Crohn's disease is an inflammatory bowel disease that causes stomach pain, diarrhea, bloody stools, unintentional weight loss, cramping, and fatigue.
Because living with these symptoms can be stressful and even overwhelming at times, it’s important to know that you’re not stuck trying to manage these symptoms on your own.
Eric Ibegbu, MD, and our team at Atlantic Medical Group are experts when it comes to helping our patients find relief from Crohn’s disease. Whether you need medication or surgery, we are with you every step of your journey.
In this blog, Dr. Ibegbu shares some of the lifestyle adjustments you can make to further reduce your symptoms of Crohn's disease.
1. Exercise regularly
Exercise is undeniably good for everyone, whether you have Crohn's disease or not. But if you have any irritable bowel disease, exercise can help improve your quality of life by reducing stress.
Stress is a common trigger for GI upset, and studies show that regular exercise reduces Crohn’s disease flare-ups by managing stress.
2. Eat a healthy diet and avoid your triggers
Paying attention to what you eat not only helps prevent flare-ups, but it can also help ensure that your body gets the nutrients it needs. The Crohn’s and Colitis Foundation recommends the following if you have Crohn’s disease:
- Eat four to six smaller meals each day
- Focus on hydration (water, broth, and tomato juice are good options)
- Refrain from using straws as they can lead to gassiness
- Substitute deep frying with other cooking methods: steaming, poaching, boiling, and grilling
- Eat lean protein, including fish, white cuts of poultry, eggs, and firm tofu
- Eat grains, including oatmeal and sourdough bread
- Avoid high-fat foods, including deep-fried food
- Avoid insoluble fiber foods (such as raw cruciferous vegetables) during a flare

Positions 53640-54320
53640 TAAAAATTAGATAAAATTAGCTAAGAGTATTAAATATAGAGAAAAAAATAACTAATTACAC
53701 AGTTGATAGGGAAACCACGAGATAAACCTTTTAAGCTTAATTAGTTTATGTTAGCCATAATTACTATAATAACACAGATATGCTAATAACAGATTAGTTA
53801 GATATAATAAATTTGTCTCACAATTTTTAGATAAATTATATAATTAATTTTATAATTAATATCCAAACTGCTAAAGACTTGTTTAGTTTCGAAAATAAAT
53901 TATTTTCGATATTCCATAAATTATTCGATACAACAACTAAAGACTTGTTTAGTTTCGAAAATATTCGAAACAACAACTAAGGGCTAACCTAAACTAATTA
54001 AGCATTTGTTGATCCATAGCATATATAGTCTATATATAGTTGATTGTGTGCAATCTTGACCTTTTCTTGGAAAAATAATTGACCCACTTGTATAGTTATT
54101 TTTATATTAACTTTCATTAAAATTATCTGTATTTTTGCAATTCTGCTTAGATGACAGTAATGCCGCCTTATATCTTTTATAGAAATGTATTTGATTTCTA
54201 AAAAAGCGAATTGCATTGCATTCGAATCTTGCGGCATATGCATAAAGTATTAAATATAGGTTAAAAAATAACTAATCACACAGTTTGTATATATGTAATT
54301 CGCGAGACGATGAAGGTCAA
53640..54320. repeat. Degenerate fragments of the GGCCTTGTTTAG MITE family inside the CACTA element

- Avoid alcohol and caffeinated drinks
Keeping a food journal can help you track your specific triggers.
3. Quit smoking
If you smoke, now is a good time to consider smoking cessation. Although smoking is notorious for its effect on your lungs, it affects all parts of your body, including your GI system.
Studies show that smoking increases your risk of developing Crohn’s disease and, for those who already have the disease, can make it worse.
If you need help stopping, don’t hesitate to talk to Dr. Ibegbu.
4. Consider vitamin supplements
Chronic diarrhea can sabotage the amount of nutrients that your body is able to absorb. Depending on your specific needs, Dr. Ibegbu may suggest:
- Calcium supplements
- Vitamin supplements, including vitamin D
- Iron supplements
If you need help remembering to take your vitamins each day, set a reminder on your phone. While you might not feel an immediate difference when taking vitamins, staying diligent with your supplements can prevent malnutrition.
5. Manage stress and anxiety
Your stomach and stress levels are linked. Intense stress can trigger an upset stomach in anyone, but for those with Crohn’s disease, unmanaged stress can trigger a flare-up.
Stress management techniques include exercise, yoga, meditation, journaling, listening to calm music, and talk therapy.
Beyond lifestyle adjustments
Although all of these lifestyle adjustments support healthy GI function, there are times when you may need medication and/or surgery if conservative treatments aren’t enough.
If you need help managing the symptoms of Crohn’s disease, call our office in Kinston or Jacksonville, North Carolina, to explore your treatment options.